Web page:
Twin teens Maraya and Evelyn Wiltrout manage their type 1 diabetes on a daily basis. Maraya was diagnosed at age 10, so it wasn’t a surprise to learn that her twin sister also had the disease. Despite being identical, their treatment regimes are different. Maraya uses a pump with the option of constant insulin delivery of insulin, while Evelyn relies on insulin injections.

“I was so scared, I thought I couldn’t eat, I had no idea what type 1 was,” Maraya says, recalling her initial diagnosis. But witnessing her sister’s experience provided Evelyn, who was diagnosed later, with more information: “I saw her manage it and I was like, ‘I can do it, too.’”

The athletes from Cambridge, Minn., are not letting diabetes get in the way of playing sports. “I was really worried that I wouldn’t be able to play. I was thinking of basketball practice, we’re going to always have to have granola bars, juice boxes,” Maraya responds. Evelyn adds, “We’re super lucky to have our dad as our coach. He helps us. My mom calls my dad a lot during practice. It works out – we make it work.”

Seeing the medical and political challenges of affording and managing diabetes has also informed the 13-year-olds’ future plans. “When I’m older, I would like to be a nurse practitioner in endocrinology so I can work with kids going through the same thing I am, which is what I really want to do,” Maraya declares. “I would like to get a degree in political science and become a politician – that interests me a lot,” Evelyn says. “My parents are really involved. I love politics, love getting in arguments.”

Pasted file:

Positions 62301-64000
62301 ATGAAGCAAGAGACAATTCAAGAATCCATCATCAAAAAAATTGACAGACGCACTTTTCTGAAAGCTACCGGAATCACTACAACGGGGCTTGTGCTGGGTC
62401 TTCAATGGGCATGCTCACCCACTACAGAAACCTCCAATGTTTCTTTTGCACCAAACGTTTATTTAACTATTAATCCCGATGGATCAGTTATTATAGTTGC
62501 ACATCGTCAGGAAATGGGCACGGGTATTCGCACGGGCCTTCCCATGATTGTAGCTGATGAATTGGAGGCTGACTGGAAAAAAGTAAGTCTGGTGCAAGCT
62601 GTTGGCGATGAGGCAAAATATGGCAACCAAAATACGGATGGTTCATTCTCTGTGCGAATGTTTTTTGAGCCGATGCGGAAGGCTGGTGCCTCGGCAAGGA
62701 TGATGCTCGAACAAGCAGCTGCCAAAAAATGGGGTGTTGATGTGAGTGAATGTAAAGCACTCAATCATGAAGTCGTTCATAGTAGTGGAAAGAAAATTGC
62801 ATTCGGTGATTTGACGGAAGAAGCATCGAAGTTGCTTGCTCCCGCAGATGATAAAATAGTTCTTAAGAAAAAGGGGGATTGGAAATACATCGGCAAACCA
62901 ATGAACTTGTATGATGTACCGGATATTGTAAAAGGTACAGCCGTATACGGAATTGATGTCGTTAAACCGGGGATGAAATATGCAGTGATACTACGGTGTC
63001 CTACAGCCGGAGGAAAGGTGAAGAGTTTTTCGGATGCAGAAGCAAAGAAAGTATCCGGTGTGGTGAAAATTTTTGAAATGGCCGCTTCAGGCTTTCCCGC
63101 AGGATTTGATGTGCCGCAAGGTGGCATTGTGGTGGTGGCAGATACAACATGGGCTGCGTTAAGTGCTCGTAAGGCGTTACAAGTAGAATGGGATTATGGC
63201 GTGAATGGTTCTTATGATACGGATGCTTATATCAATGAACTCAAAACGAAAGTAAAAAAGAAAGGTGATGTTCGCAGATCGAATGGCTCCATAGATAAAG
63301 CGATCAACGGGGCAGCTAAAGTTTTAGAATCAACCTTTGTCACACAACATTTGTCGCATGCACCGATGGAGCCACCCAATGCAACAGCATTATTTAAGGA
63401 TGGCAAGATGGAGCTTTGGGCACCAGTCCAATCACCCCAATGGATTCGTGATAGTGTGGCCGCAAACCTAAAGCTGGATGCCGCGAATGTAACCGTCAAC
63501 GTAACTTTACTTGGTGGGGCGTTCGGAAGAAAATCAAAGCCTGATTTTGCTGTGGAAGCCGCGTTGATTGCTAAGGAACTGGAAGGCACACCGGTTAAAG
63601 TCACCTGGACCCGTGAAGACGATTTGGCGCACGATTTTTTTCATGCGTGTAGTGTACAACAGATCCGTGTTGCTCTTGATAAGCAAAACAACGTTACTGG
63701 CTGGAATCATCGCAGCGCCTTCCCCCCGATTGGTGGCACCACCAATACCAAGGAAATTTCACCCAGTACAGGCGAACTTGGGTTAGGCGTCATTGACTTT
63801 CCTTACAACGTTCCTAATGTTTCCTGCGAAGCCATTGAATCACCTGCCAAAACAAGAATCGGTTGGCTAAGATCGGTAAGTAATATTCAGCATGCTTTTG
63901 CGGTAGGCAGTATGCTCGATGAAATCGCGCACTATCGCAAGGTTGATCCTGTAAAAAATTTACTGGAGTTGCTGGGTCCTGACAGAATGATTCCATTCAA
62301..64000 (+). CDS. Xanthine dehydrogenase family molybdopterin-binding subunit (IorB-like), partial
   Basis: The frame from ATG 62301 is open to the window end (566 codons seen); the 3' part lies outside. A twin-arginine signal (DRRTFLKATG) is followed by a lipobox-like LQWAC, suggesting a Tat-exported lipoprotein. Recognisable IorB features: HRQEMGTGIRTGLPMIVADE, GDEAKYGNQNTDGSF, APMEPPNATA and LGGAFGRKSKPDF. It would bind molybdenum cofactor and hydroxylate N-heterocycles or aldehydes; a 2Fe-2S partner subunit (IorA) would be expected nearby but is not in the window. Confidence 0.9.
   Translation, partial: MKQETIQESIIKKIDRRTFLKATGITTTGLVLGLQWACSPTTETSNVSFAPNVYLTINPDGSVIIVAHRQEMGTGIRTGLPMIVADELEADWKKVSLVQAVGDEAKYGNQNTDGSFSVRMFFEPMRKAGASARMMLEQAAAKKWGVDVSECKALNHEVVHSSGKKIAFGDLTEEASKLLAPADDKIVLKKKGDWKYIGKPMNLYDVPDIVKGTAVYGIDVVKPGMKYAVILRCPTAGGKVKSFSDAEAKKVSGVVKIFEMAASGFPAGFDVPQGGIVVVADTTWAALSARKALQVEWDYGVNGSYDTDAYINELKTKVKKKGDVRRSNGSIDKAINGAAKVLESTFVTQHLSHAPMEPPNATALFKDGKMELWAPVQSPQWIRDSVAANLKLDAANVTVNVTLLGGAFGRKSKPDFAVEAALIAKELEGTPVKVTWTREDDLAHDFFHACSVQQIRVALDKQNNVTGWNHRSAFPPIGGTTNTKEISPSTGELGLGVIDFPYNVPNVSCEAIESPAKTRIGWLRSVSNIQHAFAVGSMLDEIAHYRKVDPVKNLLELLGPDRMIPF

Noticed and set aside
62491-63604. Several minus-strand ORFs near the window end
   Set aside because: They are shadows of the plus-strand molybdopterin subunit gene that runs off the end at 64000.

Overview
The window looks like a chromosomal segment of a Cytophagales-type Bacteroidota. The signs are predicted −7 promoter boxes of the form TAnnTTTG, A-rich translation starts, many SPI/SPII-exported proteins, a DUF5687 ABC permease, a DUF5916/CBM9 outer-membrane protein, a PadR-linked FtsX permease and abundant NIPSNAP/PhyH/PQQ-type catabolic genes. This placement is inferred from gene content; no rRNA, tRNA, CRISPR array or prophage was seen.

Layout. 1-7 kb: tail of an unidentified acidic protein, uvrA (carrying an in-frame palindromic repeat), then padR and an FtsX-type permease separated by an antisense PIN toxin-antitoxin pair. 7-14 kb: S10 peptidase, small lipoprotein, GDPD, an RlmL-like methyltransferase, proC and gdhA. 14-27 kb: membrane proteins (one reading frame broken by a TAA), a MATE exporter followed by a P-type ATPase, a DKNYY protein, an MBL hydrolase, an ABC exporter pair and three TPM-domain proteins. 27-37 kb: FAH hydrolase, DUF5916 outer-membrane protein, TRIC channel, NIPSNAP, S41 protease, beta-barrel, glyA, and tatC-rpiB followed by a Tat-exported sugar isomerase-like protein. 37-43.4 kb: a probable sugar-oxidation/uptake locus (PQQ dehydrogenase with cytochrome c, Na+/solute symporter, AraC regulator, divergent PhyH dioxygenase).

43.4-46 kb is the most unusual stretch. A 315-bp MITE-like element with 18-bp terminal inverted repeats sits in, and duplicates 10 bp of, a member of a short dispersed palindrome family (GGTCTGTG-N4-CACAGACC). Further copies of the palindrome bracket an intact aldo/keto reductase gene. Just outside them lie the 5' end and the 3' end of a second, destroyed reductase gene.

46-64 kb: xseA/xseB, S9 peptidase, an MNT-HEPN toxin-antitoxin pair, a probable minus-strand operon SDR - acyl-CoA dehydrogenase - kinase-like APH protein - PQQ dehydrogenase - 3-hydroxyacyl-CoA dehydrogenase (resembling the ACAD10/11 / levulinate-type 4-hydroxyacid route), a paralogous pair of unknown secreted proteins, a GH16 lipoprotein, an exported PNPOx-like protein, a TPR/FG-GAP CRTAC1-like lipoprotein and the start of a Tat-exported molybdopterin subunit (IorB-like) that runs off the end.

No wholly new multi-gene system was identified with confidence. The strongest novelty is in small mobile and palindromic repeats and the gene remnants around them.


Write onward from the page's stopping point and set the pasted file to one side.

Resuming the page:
Their parents have become involved in the political effort to contain the skyrocketing costs of insulin. “This is a drug that has been around for a 100 years,” says Eric Wiltrout, the twins’ father. “We both said we have to do more and try to help more. Instead of talking about solutions, we have to drive those solutions.”

Their mother, Shari Wiltrout, has come to the State Capitol to make her case. “It is life or death. If those girls don’t have insulin, they’ll be in DKA [diabetic ketoacidosis] in a day. They would probably die within two or three.”

Stay tuned to Mary Lahammer’s ongoing coverage of the political fight to control insulin costs as it unfolds in Minnesota. Tune in to Almanac this Friday at 7 pm for the second installment of this story.


Mary Lahammer also completed a two-part exploration of how accessibility issues are being addressed at the Minnesota State Capitol – Construction Continues to Upgrade Accessibility at the Capitol and For Those with Disabilities, the MN State Capitol Is Tricky to Navigate.

Heard about Rochester’s plan to create a $5.6 billion, 20-year Destination Medical Center, a $5.6 billion? One Greater Minnesota reporter Kaomi Goetz offers a peak at the plans, as well as some lingering questions.